Beautifully engraved certificate from the Shubert Advanced Vaudeville, Inc.
issued in 1922. This historic document was printed by the American Banknote Company and has an
ornate border around it with the company's name on top center. This item has the signatures of Jacob Shubert and Lee Shubert, and is over 95 years old.
The Shubert Organization was founded by the Shubert brothers, Sam S. Shubert, Lee Shubert, and Jacob J. Shubert of Syracuse, New York – colloquially and collectively known as "The Shuberts" – in the late 19th century in upstate New York, entering into New York City productions in 1900. The organization produced a large number of shows and began acquiring theaters. Sam Shubert died in 1905; by 1916 the two remaining brothers had become powerful theater moguls with a nationwide presence.
In 1907, the Shuberts tried to enter vaudeville with the United States Amusement Co. In the spring of 1920 they made another attempt, establishing the Shubert Advanced Vaudeville
with Lee Shubert as President and playing two shows per day in Boston, Dayton, Detroit, Cleveland, Chicago, Philadelphia and in September 1921 opening in New York.
In April 1922, the Shuberts teamed with Isidore Herk and E. Thomas Beatty to form the Affiliated Theatres Corporation, which would book shows for the chain. Faced with fierce competition from the B. F. Keith Circuit, the Shuberts closed their vaudeville operation in February 1923.
By 1929, the Shubert Theatre chain included Broadway's most important venues, the Winter Garden, the Sam S. Shubert, and the Imperial Theaters, and owned, managed, operated, or booked nearly a thousand theaters nationwide. The company continued to produce stage productions in New York until the 1940s, returning to producing Broadway productions in the 1970s after a hiatus.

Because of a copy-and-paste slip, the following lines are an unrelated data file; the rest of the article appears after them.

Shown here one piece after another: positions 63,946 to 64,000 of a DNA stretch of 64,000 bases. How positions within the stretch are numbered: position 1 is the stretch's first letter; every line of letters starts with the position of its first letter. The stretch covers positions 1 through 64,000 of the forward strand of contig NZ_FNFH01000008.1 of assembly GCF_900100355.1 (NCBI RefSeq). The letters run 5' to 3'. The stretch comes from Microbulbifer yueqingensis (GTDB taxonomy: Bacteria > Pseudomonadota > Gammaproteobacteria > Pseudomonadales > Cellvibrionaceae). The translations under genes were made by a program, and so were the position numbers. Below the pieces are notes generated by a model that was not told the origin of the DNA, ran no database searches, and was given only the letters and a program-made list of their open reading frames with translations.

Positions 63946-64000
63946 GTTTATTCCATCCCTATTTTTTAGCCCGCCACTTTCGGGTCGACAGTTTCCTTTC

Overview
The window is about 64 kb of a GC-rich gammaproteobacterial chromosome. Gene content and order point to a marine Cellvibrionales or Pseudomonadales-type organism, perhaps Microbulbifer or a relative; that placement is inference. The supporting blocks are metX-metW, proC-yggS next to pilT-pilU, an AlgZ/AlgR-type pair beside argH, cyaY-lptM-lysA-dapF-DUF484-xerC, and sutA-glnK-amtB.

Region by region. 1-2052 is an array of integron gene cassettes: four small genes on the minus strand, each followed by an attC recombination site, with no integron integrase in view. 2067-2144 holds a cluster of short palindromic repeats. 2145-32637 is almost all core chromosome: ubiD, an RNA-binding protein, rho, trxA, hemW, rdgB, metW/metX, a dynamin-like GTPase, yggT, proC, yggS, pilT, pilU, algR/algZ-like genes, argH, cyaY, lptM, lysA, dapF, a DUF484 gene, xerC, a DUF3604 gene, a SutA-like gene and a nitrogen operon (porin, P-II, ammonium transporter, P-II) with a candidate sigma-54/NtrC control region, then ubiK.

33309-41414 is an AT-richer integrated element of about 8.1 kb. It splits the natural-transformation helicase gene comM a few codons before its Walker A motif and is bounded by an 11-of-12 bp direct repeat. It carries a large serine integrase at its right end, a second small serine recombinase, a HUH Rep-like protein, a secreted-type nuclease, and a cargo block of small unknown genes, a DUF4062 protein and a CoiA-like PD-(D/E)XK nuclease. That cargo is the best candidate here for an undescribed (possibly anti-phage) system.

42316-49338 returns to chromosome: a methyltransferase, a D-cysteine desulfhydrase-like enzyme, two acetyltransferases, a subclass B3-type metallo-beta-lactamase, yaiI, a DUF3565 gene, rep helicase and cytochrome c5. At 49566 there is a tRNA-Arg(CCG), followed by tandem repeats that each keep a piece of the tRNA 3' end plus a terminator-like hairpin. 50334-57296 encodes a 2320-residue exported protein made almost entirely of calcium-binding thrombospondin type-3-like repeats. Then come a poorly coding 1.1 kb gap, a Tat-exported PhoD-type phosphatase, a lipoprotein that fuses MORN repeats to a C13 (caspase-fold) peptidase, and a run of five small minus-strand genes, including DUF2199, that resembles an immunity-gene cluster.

The company was reorganized in 1973, and as of 2016 owned or operated seventeen Broadway theaters in New York City, two off-Broadway theaters — Stage 42 and New World Stages — and the Forrest Theatre in Philadelphia. It leases Boston's Shubert Theatre to the Citi Performing Arts Center. Shubert Ticketing, which includes Telecharge, handles tickets for 70 theaters.
Several former Shubert-owned theaters across the United States are still referred to by the Shubert name. One of the most famous is the New Haven Shubert, the second theater ever built by the Shubert Organization. Until the 1970s, major Broadway producers often premiered shows there before opening in New York. It was immortalized in many mid-20th century films, such as All About Eve.
Another important regional theater was the Shubert in Chicago, Illinois, located within the Majestic Building at 22 West Monroe Street. Originally known as the Majestic Theatre, the Shubert Organization purchased it in 1945 and rechristened it the "Sam Shubert Theatre". The Shuberts sold the theatre to the Nederlander Organization in 1991 and is now known as the CIBC Theatre.
In 2016, it sold longtime headquarters at 1700 Broadway, to Ruben Cos for $280 million.
Levi "Lee" Shubert (March 25, 1871– December 25, 1953) was a Lithuanian-born American theatre owner/operator and producer and the eldest of seven siblings of the theatrical Shubert family.
Born to a Jewish family, the son of Duvvid Schubart and Katrina Helwitzin, in Vladislavov, in the Suwałki Governorate of Congress Poland, a part of the Russian Empire (present-day Kudirkos Naumiestis, Lithuania), Shubert was 11 years old when the family emigrated to the United States and settled in Syracuse, New York, where a number of Jewish families from their hometown already were living. His father's alcoholism kept the family in difficult financial circumstances, and Lee Shubert went to work selling newspapers on a street corner. With borrowed money, he and younger brothers Sam and Jacob eventually embarked on a business venture that led to them to become the successful operators of several theaters in upstate New York.